Kate O’Mahoney talks of her favourite dish from her life when she needed an easy and warm home-cooked meal, burst cherry tomato linguine.
As the Winter evenings are well and truly upon us, I cannot help but think back to this time last year, when a simple dish involving a special, but more importantly, a free ingredient, helped give me the comfort I needed.
Imagine this. It is a Sunday night in the middle of November and you have just gotten the 145 bus back to UCD from Heuston. You’re tired, cold, stressed and worst of all: hungry. The fridge and cupboards are half empty, except for a packet of spaghetti and a punnet of cherry tomatoes left over from the previous week that you forgot to throw out. You’re so desperate that you search for recipes online but end up combining bits and pieces to ‘make-do’ with what you have. What I accidently came up with was a beautifully light cherry tomato pasta sauce using the magic of pasta water. Yes, the starchy left-over water transforms burst tomatoes into a velvety smooth treat!
The fridge and cupboards are half empty, except for a packet of spaghetti and a punnet of cherry tomatoes left over from the previous week that you forgot to throw out.
1) Cook your pasta according to the packet’s instructions. Make sure you add plenty of salt to the boiling water. From making this recipe countless times since, I highly recommend linguine.
2) In the meantime, heat about a tablespoon of olive oil per person in a frying pan over a medium heat for about 2 minutes.
3) Add roughly about 200g of halved fresh cherry or plum tomatoes per person to the frying pan, with a pinch of salt.
4) Stir the tomatoes around while cooking. Add a small clove of crushed garlic to the pan (a dash of garlic granules works just as well!), along with a sprinkle of mixed Italian herbs, ground black pepper and a couple of chilli flakes (optional).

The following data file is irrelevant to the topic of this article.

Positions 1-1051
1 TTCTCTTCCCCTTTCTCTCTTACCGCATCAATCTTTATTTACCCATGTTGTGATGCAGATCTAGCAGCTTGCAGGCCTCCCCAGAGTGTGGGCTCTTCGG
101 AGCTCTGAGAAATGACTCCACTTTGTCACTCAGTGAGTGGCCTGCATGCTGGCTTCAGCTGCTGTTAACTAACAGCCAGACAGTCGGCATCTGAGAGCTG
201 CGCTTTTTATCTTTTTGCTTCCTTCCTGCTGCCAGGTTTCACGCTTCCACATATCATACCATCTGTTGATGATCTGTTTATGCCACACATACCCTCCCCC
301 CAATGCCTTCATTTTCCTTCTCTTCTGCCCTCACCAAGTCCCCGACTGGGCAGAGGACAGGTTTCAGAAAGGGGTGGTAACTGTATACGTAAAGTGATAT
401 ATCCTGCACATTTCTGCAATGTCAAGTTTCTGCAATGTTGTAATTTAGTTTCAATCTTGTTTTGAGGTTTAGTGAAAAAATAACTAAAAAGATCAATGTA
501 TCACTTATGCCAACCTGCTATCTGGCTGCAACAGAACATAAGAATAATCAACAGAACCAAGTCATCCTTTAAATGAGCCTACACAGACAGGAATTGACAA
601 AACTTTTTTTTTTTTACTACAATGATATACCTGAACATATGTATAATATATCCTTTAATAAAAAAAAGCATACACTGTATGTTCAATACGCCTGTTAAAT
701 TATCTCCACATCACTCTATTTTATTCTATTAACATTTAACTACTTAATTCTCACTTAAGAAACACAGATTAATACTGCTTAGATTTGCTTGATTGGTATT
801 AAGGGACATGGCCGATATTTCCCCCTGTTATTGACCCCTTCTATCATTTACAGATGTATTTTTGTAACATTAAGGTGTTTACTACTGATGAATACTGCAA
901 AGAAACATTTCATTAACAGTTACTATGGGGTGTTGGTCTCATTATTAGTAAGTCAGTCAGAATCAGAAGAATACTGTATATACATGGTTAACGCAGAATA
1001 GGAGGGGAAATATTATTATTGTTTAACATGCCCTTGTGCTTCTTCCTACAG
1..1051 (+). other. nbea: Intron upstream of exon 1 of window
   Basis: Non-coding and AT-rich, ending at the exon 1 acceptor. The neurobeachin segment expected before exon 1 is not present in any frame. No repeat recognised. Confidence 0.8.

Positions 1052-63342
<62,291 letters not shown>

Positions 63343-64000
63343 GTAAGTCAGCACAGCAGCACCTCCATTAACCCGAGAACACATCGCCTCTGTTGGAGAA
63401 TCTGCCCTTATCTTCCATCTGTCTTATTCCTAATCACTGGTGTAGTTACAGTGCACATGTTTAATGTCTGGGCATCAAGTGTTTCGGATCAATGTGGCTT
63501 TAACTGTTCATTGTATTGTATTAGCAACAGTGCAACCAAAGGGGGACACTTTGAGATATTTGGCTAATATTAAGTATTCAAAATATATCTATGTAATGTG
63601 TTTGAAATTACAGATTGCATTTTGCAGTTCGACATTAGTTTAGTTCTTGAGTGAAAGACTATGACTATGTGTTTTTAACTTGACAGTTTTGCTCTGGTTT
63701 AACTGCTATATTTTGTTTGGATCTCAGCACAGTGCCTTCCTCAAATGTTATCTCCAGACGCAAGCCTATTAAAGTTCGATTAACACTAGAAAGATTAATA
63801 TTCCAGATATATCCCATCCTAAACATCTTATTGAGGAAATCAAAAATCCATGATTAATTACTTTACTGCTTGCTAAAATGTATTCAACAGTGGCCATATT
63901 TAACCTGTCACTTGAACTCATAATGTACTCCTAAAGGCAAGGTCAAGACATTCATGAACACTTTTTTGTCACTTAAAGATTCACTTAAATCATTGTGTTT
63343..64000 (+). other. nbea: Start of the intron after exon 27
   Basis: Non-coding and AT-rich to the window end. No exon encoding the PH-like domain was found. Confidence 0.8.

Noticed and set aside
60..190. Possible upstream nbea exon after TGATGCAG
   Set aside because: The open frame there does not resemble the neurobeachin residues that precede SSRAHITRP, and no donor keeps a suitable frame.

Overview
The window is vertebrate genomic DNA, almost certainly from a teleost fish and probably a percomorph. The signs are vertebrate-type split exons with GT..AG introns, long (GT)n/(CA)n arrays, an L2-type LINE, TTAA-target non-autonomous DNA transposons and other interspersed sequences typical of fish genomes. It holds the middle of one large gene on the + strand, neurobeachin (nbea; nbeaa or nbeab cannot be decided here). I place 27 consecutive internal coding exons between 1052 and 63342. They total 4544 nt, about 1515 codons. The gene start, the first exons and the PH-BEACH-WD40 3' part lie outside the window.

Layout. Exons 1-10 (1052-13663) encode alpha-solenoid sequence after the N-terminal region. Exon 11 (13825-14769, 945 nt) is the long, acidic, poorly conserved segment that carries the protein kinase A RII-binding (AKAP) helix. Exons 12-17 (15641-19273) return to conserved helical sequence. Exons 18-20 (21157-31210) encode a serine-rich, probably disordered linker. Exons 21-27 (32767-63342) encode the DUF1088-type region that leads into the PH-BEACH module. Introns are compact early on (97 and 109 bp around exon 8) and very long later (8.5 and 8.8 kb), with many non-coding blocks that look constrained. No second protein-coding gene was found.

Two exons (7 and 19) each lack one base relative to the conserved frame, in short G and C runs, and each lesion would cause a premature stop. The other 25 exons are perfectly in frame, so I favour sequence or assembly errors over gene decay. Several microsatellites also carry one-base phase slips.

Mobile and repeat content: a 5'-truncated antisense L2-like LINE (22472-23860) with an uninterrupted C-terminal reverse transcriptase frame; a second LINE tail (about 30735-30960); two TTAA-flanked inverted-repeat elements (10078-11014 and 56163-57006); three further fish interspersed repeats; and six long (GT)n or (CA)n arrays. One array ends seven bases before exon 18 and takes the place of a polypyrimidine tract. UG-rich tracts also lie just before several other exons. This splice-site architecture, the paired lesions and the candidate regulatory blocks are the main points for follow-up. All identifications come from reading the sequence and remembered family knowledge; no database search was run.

5) As the tomatoes soften, gently squeeze them with the back of a wooden spoon. They should slowly start to burst.
6) While your pasta continues to cook, reserve some of the water.
7) Keep an eye on the tomatoes. They should be continuing to burst and slightly wither.
8) As your pasta is finishing, add a small amount of the reserved water to the tomatoes. Allow it to bubble over a medium-high heat. You should start to see a sauce forming. Keep adding water until you reach your desired viscosity.
9) Drain your pasta and add it to the sauce. If required, add some more pasta water to combine.
10) Season with salt and pepper to taste. Optionally, you can add a sprinkle of parmesan.
And there you go! You have a fresh, almost Mediterranean-inspired dish using tomatoes that would otherwise go to waste, as well as water that would be poured down the drain. Although it was literally “whipped up” out of desperation, it has become one of my favourite meals. The key is using the starchy water to smoothly tie the pasta and tomatoes together to reach your desired consistency. Whenever I eat this dish, it reminds me that things are never really as bad as they seem. Pasta-la vista!